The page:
Wednesday, August 01, 2007

Movie Diary July 2007

Movies seen for the first time are in green.

  1. The Spirit of St. Louis (1957), Billy Wilder. I used to enjoy this picture more when I knew less about Charles Lindbergh. Jimmy Stewart puts his gee-whiz Americanism to great use here.
  2. Gallant Journey (1946), William Wellman. Glenn Ford = snooze. This movie did nothing to disprove that equation.
  3. Yankee Doodle Dandy (1942), Michael Curtiz. Exhuberant, entertaining biopic of showbiz legend George M. Cohan (Jimmy Cagney) contains a raft of great moments. Corny as it is, the scene of hundreds of soldiers marching and singing "Over There" chokes me up every time.
  4. The Howards of Virginia (1940), Frank Lloyd. Laughably bad story of the Revolutionary War, starring Cary Grant in his most miserably miscast role as a backwoodsman.
  5. Seven Men from Now (1956), Budd Boettiger. Revenge fantasies and vigilantism! Some fun! [/sarcasm] I'm still dopey for Randolph Scott's voice, though. Romance between Scott and Gail Russell seems like Vertigo on his side, Shane on hers.
  6. Little Women (1949), Mervyn LeRoy. Decent but overblown production of Louisa May Alcott's classic; the genuine power and beauty of the material manages to shine through. June Allyson generally sets my teeth on edge, but she's mostly OK here. Margaret O'Brien very affecting as the sweet, doomed Beth. Both the Katharine Hepburn and Winona Ryder versions are better.
  7. The Man in the Saddle (1951), Andre de Toth. Boring, forgettable Western. Mostly notable because Joan Leslie isn't doing that wide-eyed virginal thing she does in every other role I've seen her in.
  8. Sorry, Wrong Number (1948), Anatole Litvak. This is a classic why? The writing is turgid, the characters are horrible, and the actors are chewing up the scenery. Call me when Double Indemnity's on.
  9. Young Frankenstein (1974), Mel Brooks. One of the funniest freaking movies of all time. Genius by all involved.
  10. Towards Zero (2007), Mystery! Geraldine McEwan is certainly the finest Miss Marple to ever fill her sensible shoes, and these Mystery episodes always have lavish production values up the wazoo. Too bad they can't make up for the less than stellar plot in this minor (originally non-Marple) Agatha Christie work. (An old man can instantly recognize an adult who killed as a child because of a long ring finger? Yeah, right.)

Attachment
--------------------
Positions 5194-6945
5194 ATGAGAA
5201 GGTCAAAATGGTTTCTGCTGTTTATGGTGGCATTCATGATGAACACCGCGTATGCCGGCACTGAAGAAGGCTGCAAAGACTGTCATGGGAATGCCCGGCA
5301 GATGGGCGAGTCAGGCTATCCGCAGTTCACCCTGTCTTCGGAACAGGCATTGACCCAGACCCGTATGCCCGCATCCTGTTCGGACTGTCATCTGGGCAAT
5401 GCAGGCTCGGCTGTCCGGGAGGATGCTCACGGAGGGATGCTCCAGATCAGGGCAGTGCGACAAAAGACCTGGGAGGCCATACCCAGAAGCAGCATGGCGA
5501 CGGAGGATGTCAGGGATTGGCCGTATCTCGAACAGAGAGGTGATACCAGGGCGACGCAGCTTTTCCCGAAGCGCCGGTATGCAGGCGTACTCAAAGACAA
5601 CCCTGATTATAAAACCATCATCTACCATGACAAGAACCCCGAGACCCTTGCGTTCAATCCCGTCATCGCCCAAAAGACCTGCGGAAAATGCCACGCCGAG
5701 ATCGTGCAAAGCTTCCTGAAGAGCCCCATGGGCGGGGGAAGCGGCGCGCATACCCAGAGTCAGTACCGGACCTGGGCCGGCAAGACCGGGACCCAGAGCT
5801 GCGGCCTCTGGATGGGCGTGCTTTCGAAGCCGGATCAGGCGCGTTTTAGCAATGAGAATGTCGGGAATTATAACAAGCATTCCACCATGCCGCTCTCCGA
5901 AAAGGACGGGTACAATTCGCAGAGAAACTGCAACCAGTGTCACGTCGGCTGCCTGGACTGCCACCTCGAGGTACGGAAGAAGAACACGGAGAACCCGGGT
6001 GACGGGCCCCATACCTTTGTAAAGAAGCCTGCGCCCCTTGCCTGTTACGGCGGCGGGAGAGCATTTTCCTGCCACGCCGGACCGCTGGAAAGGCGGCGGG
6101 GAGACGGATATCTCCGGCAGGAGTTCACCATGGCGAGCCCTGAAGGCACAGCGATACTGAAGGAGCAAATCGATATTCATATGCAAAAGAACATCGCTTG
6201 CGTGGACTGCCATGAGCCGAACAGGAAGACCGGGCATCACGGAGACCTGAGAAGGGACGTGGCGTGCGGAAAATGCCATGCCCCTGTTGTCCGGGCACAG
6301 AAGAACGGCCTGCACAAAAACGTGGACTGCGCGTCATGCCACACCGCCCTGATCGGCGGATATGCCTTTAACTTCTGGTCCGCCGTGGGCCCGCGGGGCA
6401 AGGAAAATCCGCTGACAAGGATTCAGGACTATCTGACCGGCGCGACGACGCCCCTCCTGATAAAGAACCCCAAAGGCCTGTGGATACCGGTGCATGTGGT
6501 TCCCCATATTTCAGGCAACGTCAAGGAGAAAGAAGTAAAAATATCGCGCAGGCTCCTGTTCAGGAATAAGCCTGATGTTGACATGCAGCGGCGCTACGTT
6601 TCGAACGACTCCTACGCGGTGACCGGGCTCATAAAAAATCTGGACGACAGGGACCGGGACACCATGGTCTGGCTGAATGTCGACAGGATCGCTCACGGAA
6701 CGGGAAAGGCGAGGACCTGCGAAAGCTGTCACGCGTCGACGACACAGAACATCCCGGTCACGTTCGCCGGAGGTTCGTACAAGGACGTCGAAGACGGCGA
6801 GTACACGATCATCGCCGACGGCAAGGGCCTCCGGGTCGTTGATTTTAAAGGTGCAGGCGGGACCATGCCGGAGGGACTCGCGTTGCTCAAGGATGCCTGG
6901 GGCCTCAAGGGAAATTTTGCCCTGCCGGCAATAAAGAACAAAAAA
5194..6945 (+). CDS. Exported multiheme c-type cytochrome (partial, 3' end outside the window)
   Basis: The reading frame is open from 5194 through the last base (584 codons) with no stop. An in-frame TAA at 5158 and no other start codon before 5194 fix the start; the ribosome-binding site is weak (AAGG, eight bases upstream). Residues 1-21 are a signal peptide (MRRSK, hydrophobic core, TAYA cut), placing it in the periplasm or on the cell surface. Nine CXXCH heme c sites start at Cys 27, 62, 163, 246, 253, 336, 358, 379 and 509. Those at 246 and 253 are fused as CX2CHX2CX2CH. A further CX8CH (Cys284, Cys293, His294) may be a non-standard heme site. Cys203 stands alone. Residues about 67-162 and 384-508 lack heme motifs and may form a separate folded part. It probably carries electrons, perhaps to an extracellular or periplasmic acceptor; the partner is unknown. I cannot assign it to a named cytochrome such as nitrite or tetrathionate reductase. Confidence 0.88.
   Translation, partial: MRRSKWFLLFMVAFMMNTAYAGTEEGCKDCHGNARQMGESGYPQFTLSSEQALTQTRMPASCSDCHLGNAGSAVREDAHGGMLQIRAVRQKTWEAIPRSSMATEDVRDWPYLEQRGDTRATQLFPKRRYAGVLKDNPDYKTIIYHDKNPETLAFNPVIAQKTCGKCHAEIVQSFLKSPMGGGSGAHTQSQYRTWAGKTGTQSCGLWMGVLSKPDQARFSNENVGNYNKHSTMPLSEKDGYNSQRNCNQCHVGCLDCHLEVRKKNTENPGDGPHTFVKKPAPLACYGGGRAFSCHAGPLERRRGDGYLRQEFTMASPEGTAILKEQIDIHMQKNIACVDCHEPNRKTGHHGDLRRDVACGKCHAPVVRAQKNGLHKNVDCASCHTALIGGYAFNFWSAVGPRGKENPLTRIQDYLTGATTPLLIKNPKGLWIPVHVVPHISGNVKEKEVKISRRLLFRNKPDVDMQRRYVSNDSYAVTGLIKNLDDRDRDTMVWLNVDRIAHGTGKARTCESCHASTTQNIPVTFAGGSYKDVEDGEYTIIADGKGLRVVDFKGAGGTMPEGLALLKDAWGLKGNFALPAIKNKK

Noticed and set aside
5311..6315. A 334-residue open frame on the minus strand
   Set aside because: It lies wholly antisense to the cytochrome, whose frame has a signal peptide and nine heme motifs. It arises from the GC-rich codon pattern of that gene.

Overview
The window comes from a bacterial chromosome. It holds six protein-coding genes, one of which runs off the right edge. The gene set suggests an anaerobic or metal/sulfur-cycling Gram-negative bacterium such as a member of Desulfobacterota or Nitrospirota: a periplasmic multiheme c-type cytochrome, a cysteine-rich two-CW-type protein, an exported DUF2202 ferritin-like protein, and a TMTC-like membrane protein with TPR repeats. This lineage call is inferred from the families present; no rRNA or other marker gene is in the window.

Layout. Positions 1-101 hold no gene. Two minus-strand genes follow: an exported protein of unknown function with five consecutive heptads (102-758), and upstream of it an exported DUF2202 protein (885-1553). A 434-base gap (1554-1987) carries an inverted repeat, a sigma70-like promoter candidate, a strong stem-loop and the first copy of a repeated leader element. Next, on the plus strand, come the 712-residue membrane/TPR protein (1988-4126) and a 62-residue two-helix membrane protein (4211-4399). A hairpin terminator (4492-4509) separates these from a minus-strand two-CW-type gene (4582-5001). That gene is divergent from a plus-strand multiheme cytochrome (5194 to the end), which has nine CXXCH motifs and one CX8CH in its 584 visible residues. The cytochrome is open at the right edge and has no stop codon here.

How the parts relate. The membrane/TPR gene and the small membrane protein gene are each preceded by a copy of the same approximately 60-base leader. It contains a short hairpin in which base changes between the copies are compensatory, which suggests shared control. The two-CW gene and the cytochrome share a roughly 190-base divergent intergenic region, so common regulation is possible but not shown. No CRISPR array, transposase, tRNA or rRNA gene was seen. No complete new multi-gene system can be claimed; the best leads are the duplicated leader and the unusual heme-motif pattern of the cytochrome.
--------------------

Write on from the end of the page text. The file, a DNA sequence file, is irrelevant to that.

11. Pride and Prejudice (1940), Robert Z. Leonard. Entirely inauthentic, entirely delightful version of Jane Austen's classic. Yes, it gets many, many of the details wrong, but truly captures the spirit of the book. Greer Garson and Laurence Olivier are beautifully matched, and Edna May Oliver adds her customary verve to the proceedings as Lady Catherine.
  12. The Pride of the Yankees (1942), Sam Wood. Gary Cooper's stilted delivery really gets in the way in this sentimental, affecting biopic; he's much better when he doesn't speak, as in the scene where Lou Gehrig is benched for the first time in 14 years. Teresa Wright does her usual sassy/sweet number as Gehrig's wife Elly. The final shot of Cooper walking into the doorway is one of the finest in movie history.
  13. Ride the High Country (1962), Sam Peckinpah. Intelligent, leisurely Western about aging ex-lawmen guarding -- or maybe stealing -- a shipment of gold. Seasoned pros Joel McCrea and Randolph Scott are likeable and moving as old men in a country that doesn't treat old men very well. Peckinpah's vision of the miner's camp is one of the first realistic depictions of the West in film. Mariette Hartley should have sued the hairstylist, but luckily she survived to act again.
  14. Kiss Me Kate (1953), George Sidney. If you can endure Kathryn Grayson's trilling (and her shrieks that could etch glass) and Howard Keel's posturing (although he looks pretty good in Petruchio's beard and tights), you'll be rewarded with terrific Cole Porter songs and Ann Miller's legs.
  15. The Band Wagon (1953), Vincente Minelli. Slightly tired but still fun satire of "significant" theater. Nanette Fabray, Oscar Levant, and some snappy Comden/Green numbers provide most of the life. Cyd Charisse looks terrific; did she have the smallest waist in Hollywood?
  16. A Guy Named Joe (1943), Victor Fleming. I still like this movie, although I'm not exactly sure why. Tracy's character (Pete, not Joe) is the perfect alpha male -- smug, condescending, sexist, withholding, controlling, and off-the-scale macho. Plus, the female lead is my perennial favorite Irene Dunne as Dorinda (yes, she sings again). I think it's mainly the supporting characters -- a very young and fresh Van Johnson as Ted (in a reversal of the usual movie formula, he's 18 years younger than co-star Dunne); a relaxed and genial Ward Bond; and a fatherly Lionel Barrymore. There's also Dorinda's obvious skill and heroism as a pilot (despite Pete's denigrating comments) and some wonderful moments like the scene where the wealthy Ted places a long-distance call to the mother of a homesick soldier.

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